Antiquated and unreliable, Flowery Branch’s IT services concerned city officials. The stability and security of the city’s email, server hosting and data backup affected city operations and jeopardized the ability to recover from a disaster.
However, costs to implement and maintain technology upgrades also alarmed Flowery Branch’s city leaders. In their technology assessment, hardware, software and labor expenses to upgrade technology were higher than what the city had budgeted. It seemed like a lose-lose situation.
Flowery Branch engaged with the Georgia Municipal Association and utilized its “IT in a Box” service.
Powered by Sophicity, “IT in a Box” is a complete IT solution for cities and local governments. The service includes a website, data backup, offsite storage, email, document management, Microsoft Office for desktops, server and desktop management, vendor management and a seven-day a week helpdesk.
By leveraging vendor management, which is included with IT in a Box, Flowery Branch’s telecom contract was renegotiated creating a potential savings of $203,886.90 over a 10-year period. In the first year alone, the city saved $39,035 (or 48 percent) of the costs typically spent modernizing a network of its environment and size. These savings helped Flowery Branch stabilize its technology and create a predictable IT budget.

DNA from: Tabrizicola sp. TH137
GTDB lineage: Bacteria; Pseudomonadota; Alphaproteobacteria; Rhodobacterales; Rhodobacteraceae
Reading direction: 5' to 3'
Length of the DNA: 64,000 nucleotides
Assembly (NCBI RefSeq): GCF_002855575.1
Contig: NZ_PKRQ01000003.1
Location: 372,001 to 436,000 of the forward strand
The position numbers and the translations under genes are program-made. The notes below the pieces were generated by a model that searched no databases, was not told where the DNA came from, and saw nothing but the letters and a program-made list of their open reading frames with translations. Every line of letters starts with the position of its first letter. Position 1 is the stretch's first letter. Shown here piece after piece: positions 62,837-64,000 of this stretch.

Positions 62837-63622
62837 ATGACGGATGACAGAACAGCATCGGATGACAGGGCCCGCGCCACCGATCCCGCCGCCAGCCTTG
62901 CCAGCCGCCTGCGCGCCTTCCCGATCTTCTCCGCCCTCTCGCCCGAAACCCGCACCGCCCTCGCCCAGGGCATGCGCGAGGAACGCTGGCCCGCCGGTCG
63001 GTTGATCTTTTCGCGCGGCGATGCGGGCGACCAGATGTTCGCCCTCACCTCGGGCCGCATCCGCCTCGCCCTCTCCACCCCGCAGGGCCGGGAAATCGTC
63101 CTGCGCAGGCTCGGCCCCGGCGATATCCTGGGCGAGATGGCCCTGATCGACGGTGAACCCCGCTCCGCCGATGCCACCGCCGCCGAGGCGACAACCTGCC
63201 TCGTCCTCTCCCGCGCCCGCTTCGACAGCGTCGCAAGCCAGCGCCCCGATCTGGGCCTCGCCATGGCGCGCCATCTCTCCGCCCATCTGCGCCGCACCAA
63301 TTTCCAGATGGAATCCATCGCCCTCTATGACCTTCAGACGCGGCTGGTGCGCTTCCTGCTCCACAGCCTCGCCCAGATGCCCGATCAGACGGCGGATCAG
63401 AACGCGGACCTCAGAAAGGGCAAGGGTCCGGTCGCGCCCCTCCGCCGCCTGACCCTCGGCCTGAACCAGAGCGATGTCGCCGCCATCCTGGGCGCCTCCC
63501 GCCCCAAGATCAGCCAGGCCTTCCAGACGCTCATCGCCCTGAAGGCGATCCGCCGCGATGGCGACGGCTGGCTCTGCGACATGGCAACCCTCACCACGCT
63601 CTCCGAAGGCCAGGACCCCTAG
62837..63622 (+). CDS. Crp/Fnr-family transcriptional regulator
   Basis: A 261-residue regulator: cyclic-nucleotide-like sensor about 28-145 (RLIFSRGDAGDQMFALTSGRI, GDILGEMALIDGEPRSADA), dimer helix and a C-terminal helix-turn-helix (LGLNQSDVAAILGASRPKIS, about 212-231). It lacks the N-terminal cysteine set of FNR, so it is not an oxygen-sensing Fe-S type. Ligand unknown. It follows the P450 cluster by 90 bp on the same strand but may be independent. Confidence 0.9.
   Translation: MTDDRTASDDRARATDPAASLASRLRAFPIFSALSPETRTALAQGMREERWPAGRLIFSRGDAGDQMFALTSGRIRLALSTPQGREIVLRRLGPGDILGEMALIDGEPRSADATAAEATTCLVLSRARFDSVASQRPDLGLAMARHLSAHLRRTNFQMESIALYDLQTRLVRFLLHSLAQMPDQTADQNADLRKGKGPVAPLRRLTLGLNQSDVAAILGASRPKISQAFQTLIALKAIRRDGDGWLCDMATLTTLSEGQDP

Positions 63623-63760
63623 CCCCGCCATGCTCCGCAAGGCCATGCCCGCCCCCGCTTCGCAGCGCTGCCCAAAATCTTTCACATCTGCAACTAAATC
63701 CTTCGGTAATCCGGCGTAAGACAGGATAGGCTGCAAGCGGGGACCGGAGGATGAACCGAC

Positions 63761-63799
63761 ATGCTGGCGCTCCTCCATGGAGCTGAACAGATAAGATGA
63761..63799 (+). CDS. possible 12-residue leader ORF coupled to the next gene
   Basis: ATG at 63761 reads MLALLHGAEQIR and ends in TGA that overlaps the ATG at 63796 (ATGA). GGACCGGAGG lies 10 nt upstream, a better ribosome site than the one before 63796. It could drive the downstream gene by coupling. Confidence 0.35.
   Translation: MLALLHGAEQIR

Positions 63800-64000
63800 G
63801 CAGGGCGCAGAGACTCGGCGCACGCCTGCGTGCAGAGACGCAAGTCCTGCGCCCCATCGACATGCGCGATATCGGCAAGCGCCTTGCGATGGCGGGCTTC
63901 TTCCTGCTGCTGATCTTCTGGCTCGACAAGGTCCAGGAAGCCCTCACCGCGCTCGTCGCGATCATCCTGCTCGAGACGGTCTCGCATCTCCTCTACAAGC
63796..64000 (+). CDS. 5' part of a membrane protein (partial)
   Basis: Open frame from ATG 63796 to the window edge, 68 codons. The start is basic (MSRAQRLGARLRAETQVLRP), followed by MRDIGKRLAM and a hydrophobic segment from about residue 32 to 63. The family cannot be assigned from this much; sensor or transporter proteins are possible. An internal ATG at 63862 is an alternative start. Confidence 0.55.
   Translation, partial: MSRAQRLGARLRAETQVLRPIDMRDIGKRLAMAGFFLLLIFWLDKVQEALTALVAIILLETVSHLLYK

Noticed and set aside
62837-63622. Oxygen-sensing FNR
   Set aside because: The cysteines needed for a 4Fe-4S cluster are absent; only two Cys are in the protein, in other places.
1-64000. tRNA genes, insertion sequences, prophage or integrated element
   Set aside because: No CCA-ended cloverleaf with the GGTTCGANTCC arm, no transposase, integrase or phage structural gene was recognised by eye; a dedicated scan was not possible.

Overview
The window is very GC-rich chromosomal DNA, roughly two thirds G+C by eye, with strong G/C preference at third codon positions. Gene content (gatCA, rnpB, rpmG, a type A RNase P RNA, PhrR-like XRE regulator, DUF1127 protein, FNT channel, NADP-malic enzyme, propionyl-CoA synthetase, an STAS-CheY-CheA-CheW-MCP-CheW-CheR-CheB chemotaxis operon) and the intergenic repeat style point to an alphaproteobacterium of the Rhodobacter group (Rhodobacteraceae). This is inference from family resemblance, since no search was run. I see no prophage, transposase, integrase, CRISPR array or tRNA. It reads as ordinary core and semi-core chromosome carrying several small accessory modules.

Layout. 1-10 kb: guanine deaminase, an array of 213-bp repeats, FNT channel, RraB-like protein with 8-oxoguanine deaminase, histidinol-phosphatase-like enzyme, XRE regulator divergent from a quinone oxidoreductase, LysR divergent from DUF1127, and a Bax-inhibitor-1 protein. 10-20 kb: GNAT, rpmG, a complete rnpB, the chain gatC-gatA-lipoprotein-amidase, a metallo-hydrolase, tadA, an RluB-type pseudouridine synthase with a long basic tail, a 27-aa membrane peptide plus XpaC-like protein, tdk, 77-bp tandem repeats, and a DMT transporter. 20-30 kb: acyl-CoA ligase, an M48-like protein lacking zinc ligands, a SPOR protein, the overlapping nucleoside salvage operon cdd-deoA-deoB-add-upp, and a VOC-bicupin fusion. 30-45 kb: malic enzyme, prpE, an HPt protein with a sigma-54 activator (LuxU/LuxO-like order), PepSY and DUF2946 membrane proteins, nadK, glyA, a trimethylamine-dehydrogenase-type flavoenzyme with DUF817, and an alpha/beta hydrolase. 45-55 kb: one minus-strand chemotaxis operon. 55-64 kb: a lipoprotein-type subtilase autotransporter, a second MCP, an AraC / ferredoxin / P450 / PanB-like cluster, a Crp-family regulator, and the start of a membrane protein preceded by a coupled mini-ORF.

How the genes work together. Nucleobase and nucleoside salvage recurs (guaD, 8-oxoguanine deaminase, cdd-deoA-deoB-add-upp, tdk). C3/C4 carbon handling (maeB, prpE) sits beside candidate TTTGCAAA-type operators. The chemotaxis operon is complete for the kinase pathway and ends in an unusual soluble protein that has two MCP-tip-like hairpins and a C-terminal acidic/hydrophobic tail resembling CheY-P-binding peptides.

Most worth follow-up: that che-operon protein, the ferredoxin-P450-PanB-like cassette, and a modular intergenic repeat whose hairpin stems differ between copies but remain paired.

Additionally, “IT in a Box” helped Flowery Branch:
“The City of Flowery Branch certainly feels as though we gained a partner in working through our IT issues. Sophicity has been responsive in showing us options that made operational and fiscal sense.” — City Manager Bill Andrew
If you're interested in learning more, contact us about IT in a Box.
Print-friendly version of the Flowery Branch, Georgia IT in a Box case study.
Sophicity is an IT services and consulting company providing technology solutions to city governments and municipal leagues. Among the services Sophicity delivers in "IT in a Box" are a website, data backup, offsite storage, email, document management, Microsoft Office for desktops, server and desktop management, vendor management, and a seven-day a week helpdesk. Read more about IT in a Box.